What is RVT?

Rust logo The goal of our Rust Verification project is to help programmers be more productive using tools and techniques derived from the formal verification community. We wrote about this in the paper “Towards making formal methods normal: meeting developers where they are” and I described it recently in the Building Better Systems podcast but I think there’s a few things that did not come over clearly in those.

  • The project is primarily a usability project. This is not always obvious because we have spent most of the last year working on tools and (for reasons), the project is called “Rust Verification Tools” but we are only working on tools because the tools we need don’t already exist.

  • Our focus is on the cost-benefit ratio of using formal tools.

    • On the benefit side, our focus is on what hardware designers call “Shift Left”: reducing costs by finding bugs early. Software engineering 101 teaches us that the longer a bug sits in your codebase, the more it costs to fix it. If we can find the bugs early, we can save costs.

    • On the cost side, our focus is on reducing the cost of verification: we want to minimize the amount of specification you need to write, the amount of annotation you need to add to your code, etc. If we want to make developers more productive, we need to pay attention to the cost-benefit ratio.

  • We are not focused on correctness: it is about making developers more productive at achieving their existing quality goals.

    We think that this goal will make it easier to get a sufficiently high cost-benefit ration than focusing on correctness. In particular, most code does not have a specification and we do not think that is likely to change.

  • We want to be able to use a wide variety of tools: bounded model checkers, abstract interpreters, symbolic execution, fuzzers, hybrid tools that combine multiple techniques, etc.

    We have mostly been working with KLEE because it is a robust, well-maintained, feature-rich tool. But we have also tried SeaHorn, Crux-MIR, RMC and MIRAI.

    Being able to easily switch from one tool to another makes it easier to use the right tool for a given piece of code, or a given property.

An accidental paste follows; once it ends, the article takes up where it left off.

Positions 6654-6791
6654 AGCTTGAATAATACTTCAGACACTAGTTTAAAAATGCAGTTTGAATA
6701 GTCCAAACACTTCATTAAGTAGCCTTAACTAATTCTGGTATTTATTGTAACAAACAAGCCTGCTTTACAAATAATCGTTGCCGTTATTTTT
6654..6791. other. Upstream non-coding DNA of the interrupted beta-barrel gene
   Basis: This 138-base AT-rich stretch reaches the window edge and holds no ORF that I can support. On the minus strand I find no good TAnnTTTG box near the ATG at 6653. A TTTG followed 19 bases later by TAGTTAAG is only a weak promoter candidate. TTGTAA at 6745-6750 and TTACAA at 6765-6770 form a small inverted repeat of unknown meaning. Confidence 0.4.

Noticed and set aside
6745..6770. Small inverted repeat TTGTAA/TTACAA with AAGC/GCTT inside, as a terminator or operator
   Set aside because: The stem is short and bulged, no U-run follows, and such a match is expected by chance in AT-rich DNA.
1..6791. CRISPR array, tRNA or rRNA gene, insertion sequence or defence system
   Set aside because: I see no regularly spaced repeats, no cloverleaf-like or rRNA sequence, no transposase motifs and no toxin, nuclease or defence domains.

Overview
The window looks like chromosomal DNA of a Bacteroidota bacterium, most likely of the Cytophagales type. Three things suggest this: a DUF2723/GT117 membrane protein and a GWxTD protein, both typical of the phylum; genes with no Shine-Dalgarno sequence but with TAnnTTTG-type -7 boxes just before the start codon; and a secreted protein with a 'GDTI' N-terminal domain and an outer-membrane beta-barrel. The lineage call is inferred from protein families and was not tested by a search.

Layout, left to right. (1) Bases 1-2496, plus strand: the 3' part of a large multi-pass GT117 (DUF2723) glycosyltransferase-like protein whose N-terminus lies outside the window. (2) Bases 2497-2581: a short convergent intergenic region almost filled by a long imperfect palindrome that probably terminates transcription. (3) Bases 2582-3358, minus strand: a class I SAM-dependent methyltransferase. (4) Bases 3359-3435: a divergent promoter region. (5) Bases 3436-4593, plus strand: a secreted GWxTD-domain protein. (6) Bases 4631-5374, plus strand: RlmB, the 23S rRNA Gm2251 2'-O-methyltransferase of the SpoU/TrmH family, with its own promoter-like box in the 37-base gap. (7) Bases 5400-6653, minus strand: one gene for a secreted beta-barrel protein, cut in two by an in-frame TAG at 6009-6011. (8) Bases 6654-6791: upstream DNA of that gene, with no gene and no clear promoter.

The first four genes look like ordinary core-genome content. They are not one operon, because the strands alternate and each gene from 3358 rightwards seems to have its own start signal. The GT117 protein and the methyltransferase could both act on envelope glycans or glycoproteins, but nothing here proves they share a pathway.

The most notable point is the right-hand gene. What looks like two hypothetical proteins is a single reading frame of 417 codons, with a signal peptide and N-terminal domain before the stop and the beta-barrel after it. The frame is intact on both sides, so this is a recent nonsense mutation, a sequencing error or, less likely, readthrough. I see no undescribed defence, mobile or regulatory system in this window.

• One of the early inspirations for the project was Google’s OSS Fuzz which helps and encourages developers of common open source software to add fuzzing harnesses to their projects.

    If we can find a way to make verification easy and effective enough, then maybe we could create an “OSS-Verify” program? (Note that this is just a dream - but we think it is a nice dream to have!)

  • Some of the main risks we worried about in the project are

    • How much of the Rust language are different tools able to accept?

      We don’t know any tools that support reasoning about concurrent code at the moment. This is a problem given the “fearless concurrency” tagline.

    • Can tools handle realistic sizes of code?

      Even if your program is small, its dependencies often pull in a lot of other crates. The two main ways of dealing with this are to create a specification of each crate and verify it separately or to verify the entire program and all of its dependencies. Even if verification is free, creating specifications for each crate increases the costs so we would prefer tools that can handle large amounts of code at once.

    • Can we split program verification tasks into many small sub-tasks that can be separately verified and verified in parallel.

    • Can we really create a continuum of verification tools or are the differences between bounded model checking, symbolic execution, etc. to big to overcome?

[This post was originally posted as part of the Rust verification project]

Written on August 7, 2021.
The opinions expressed are my own views and not my employer's.